The one who sat on the throne said, "Behold, I make all things new." Then he said, "Write these words down, for they are trustworthy and true.” He said to me, "They are accomplished. I am the Alpha and the Omega, the beginning and the end. To the thirsty I will give a gift from the spring of life-giving water.” Revelation 21:1-5
The assignment of this ancient Christian Feast to the first day of January, the New Year, on the liturgical calendar of the Catholic Church is relatively new in the Western Church. However, the Feast and what it is intended to communicate are deeply rooted in the tradition.
Preachers give sermons that speak of the meaning of this day, both in the calendar of the Church and in the calendar of our secular society, this is because heaven has joined with earth and we are now offered a way to become truly new.
The Second Person of the Most Holy Trinity was made Incarnate. He became Man so that we can be made new, re-created through His saving life, death, resurrection, ascension and, upon His return, live the fullness of this new life in resurrected bodies in a new heaven and a new earth.
The united Church council of Ephesus (431 A.D.) defended the then prevalent use of this title within the whole church of the day against some who attempted to change it. In doing so, the leaders of the united Christian Church reaffirmed the heart of the Christian claim and the source of our hope.
Heaven has come to earth so that earth can come to heaven.
There is a universal longing in every human heart to be made new, to begin again. In and through Jesus Christ, there is also a way. The words with which I began this New Years greeting were revealed to the beloved disciple John, on the Island of Patmos, in a vision recorded for all at the very end of the Christian Bible. They are found in the last book, the Book of Revelation, or the “Apocalypse”. They express this cry of the entire human race and can answer our deepest longing if we respond. At this time of the year, when we end one year and begin a new one, we look at that same Son, who as a child, is seen playing in the dusty streets of Nazareth and is about to fall. With the tender love of a mother, Mary reached out to her Son. Then the viewer sees her hand touch the wounded face of the Savior who looks at her, and through words addressed to her speaks to every human person, from the beginning of time until the end: “Behold, I make all things new.” I am now reminded of this scene every New Years as I pray, take stock of the past year and offer myself afresh to the Lord.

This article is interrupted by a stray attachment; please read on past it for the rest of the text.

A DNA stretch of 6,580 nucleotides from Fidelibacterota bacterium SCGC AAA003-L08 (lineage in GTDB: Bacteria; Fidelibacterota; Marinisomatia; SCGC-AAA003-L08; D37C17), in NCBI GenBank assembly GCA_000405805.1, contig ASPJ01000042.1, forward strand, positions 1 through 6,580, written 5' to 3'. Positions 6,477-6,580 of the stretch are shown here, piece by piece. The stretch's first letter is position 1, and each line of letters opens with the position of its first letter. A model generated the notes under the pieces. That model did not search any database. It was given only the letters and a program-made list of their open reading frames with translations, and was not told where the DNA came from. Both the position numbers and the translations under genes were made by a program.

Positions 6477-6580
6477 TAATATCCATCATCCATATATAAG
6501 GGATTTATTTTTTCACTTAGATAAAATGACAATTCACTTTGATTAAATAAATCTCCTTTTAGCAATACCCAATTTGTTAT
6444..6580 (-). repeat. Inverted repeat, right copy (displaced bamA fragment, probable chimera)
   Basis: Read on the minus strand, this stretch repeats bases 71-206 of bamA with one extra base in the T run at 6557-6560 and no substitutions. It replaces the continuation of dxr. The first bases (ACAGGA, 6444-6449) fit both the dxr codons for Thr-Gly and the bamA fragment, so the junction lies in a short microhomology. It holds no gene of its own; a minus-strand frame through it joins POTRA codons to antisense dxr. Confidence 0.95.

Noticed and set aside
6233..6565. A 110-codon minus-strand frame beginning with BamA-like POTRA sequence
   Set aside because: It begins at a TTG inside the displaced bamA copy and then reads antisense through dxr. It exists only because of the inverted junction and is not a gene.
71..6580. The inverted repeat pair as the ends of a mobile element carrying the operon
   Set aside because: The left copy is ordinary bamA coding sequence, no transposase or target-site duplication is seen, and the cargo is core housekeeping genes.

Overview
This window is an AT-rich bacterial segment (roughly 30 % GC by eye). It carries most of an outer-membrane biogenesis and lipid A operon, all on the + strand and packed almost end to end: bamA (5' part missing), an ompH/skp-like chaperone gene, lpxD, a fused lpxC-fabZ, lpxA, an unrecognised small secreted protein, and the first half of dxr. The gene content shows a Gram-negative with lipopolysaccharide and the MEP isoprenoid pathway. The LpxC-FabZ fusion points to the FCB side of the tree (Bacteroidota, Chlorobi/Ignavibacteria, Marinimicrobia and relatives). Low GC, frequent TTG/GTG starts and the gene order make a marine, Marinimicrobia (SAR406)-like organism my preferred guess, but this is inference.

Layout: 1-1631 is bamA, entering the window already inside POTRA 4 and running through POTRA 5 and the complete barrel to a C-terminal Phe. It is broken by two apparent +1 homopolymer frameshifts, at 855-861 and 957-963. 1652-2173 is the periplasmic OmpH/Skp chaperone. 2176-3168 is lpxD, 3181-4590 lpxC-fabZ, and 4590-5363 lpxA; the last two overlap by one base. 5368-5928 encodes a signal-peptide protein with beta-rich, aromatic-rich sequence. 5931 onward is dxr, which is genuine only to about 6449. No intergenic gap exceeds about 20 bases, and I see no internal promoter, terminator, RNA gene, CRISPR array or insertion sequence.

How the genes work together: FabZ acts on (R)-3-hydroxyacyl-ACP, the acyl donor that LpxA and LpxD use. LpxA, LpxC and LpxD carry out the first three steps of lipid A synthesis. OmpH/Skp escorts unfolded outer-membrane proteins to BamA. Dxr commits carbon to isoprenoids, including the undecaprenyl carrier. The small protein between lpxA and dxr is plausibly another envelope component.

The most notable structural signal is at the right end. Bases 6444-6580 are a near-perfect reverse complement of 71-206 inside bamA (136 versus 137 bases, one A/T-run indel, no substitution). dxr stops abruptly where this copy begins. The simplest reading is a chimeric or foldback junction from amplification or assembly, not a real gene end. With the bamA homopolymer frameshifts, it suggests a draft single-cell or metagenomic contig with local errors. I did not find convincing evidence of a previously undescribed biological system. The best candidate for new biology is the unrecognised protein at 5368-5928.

The Passion of Christ is an extraordinary work of art and a profound encounter, with the only One who can “make all things new” Encounter Him we all did! By the end of this movie, there was not a dry eye in the place. However, of all the scenes, that encounter between mother and Son was the one that grabbed me at the core of my heart, and shook me to tears. They were tears of sorrow and joy co-mingled. It was so human and yet so divine, so full of promise and hope.
The wounds on the Savior’s sacred head, that had in the earlier scenes seemed so brutal, painful and hard to view, seemed to, almost in an instant, become beautiful. It all became clear that they were wounds of love, freely and redemptively embraced by the Savior, to “make all things new” for the entire human race.
***The author narrates
“Good” said Gibson “I wasn’t going to change it anyway.”
“For I do not do the good I want, but I do the evil I do not want. Now if (I) do what I do not want, it is no longer I who do it, but sin that dwells in me. So, then, I discover the principle that when I want to do right, evil is at hand. For I take delight in the law of God, in my inner self, but I see in my members another principle at war with the law of my mind, taking me captive to the law of sin that dwells in my members. Miserable one that I am! Who will deliver me from this mortal body Thanks be to God through Jesus Christ our Lord.”
Let us hear those words of extraordinary hope and promise and invite Him to live within us as Mary did when the Angel greeted her. Let us allow the Savior to take up residence in our hearts, our homes, our daily lives. That is how we truly can begin again. Let us remember that the one who bore the Savior in her womb, raised Him as mother and followed Him as a disciple, also points to Him in this title assigned to her and shows us the way to becoming new. That way is through Jesus Christ in whom all of creation is being made new.
She said “Yes” to God’s invitation. And, in that “Fiat”, that act of surrendered love, she shows us all the Christian way. When we say "yes" to Him He comes to make His home within us, and joined by Baptism to His Body, the Church, he is able to use us to continue His work of making all things new.
Where there is injury, pardon;
Where there is doubt, faith;
Where there is despair, hope;
Where there is darkness, light;
and where there is sadness, joy.
O Divine Master, grant that I may not so much seek
to be consoled as to console;
to be understood as to understand;
to be loved as to love.
For it is in giving that we receive;
it is in pardoning that we are pardoned;
and it is in dying that we are born to eternal life. Amen